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The Ambien defense

Last week, we examined the unexpected and potentially devastating side effects of Ambien--the world's number one sleep aid. We talked about cases of well-intentioned patients who took the medication as prescribed before bed into order to help them fall asleep. They then awoke to a horrid discovery: that they had committed atrocious crimes in their sleep--without any intention or knowledge of what they were doing.

This unusual chain of events has forced attorneys into uncharted waters. This week, we'll take a look at the legal implications of this effect known as "Ambien blackout." In the courtroom, Ambien blackout poses challenges to attorneys. The uniqueness of this case makes common defense and prosecution strategies inapplicable:

  • Voluntary intoxication: If someone knowingly becomes intoxicated and then commits a general intent crime, their intoxication cannot be used as a defense. However, taking Ambien doesn't exactly fall under this category. While the defendant knowingly took Ambien, it is difficult to make the case that they expected it to produce any effect other than sleep.
  • Involuntary intoxication: If someone is drugged without their knowledge or has an unpredictable reaction to a prescription drug and then commits a crime, involuntary intoxication can be used as a defense. However, in the case of Ambien, this defense doesn't wholly apply either, because the label warns that a potential side effect of taking this drug is engaging in activities without your knowledge or memory of them.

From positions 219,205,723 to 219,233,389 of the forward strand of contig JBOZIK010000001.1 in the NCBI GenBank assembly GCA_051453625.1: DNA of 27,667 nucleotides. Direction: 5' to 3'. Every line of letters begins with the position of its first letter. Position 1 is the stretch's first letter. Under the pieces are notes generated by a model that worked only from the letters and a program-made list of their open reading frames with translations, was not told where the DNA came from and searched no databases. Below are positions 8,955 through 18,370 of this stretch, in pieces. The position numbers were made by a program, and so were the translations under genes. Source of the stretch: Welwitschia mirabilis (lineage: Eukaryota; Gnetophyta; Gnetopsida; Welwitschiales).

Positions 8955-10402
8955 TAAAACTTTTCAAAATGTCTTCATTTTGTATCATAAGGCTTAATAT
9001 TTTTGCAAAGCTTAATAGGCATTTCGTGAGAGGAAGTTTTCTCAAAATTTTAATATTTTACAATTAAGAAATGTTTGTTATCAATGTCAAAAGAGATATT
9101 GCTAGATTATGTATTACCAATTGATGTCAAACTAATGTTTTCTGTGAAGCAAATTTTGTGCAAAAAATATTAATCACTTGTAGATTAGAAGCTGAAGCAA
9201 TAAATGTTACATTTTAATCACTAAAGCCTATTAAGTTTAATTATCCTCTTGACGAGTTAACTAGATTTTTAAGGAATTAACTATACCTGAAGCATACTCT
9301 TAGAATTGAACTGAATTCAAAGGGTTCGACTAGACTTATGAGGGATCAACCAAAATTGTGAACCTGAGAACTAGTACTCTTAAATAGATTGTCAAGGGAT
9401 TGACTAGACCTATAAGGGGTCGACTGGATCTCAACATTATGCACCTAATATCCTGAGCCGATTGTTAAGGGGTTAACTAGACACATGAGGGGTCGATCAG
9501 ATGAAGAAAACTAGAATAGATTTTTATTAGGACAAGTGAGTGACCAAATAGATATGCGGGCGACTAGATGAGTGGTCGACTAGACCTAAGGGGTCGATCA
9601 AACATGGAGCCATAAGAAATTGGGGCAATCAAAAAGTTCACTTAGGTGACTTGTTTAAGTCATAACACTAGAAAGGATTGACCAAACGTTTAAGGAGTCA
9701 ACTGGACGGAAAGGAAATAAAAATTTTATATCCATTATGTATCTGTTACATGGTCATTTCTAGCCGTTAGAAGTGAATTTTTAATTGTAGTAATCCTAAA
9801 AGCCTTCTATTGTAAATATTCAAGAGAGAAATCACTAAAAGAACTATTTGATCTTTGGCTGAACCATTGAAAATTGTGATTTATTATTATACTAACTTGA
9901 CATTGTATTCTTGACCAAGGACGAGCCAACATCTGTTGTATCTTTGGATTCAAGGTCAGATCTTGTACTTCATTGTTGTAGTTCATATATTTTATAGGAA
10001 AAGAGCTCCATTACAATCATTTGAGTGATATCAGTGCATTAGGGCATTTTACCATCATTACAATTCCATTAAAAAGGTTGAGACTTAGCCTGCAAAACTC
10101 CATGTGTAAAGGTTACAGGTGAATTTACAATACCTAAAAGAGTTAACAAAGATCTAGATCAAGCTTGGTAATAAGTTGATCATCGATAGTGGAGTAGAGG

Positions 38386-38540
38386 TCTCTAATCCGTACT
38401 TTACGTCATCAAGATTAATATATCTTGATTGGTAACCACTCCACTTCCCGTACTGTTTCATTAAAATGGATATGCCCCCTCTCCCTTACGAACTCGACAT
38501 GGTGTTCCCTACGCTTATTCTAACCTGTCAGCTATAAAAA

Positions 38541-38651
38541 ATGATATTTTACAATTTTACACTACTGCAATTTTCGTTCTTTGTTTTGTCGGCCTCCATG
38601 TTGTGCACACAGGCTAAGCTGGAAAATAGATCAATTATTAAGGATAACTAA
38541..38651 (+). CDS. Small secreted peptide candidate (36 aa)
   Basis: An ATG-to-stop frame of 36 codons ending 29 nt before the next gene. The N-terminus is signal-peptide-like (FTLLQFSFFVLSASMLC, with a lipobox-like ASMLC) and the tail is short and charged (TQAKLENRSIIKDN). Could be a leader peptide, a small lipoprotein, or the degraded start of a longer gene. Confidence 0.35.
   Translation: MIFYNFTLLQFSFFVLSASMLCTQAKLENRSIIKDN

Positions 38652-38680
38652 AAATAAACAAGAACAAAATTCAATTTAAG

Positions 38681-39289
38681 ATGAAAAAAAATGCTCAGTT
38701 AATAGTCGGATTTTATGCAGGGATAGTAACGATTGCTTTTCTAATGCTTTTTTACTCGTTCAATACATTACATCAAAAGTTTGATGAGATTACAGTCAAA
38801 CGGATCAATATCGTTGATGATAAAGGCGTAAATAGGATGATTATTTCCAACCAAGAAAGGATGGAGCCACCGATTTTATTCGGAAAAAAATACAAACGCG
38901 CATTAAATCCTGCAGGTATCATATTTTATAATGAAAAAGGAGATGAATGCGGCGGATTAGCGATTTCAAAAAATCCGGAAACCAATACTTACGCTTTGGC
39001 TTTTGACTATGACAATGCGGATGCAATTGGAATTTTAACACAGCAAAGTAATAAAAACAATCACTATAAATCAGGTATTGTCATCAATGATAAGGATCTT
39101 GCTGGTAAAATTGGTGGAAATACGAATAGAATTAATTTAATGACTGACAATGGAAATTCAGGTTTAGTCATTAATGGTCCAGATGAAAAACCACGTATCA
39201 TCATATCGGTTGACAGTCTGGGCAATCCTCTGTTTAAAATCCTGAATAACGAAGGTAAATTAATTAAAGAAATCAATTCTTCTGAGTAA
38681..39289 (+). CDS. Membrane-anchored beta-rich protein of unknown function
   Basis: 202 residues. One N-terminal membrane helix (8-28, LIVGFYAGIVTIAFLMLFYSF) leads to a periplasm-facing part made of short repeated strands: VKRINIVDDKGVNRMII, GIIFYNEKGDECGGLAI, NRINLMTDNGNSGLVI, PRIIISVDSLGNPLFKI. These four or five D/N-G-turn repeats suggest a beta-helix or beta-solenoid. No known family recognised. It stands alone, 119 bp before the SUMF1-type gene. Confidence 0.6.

• Unconsciousness/sleepwalking: The sleepwalking defense is a third possibility. This defense can be used for people who commit a crime while unconscious if they did not intentionally cause their unconsciousness. However, this defense doesn't work for the Ambien case either, because the reason for taking Ambien is to cause unconsciousness (i.e., sleep).

Consequently, many defense attorneys have created a new defense, dubbed the "Ambien defense," to acquit or severely reduce sentences for people for crimes committed while under the influence of Ambien.

Recent cases indicate that the more serious the crime, the more likely the Ambien defense is to work. If you sleep drive and run into a tree, you're less likely to get acquitted using the Ambien defense than if you sleep drive and run a person over. In the first instance, the case is treated like a regular DWI case, and the prosecution only has to prove that the defendant carried out the alleged crime. In the second instance, the prosecution also has to demonstrate intention to commit the crime--which is difficult to prove of a sleep-driving defendant. For such serious crimes, the Ambien defense has been more successful.

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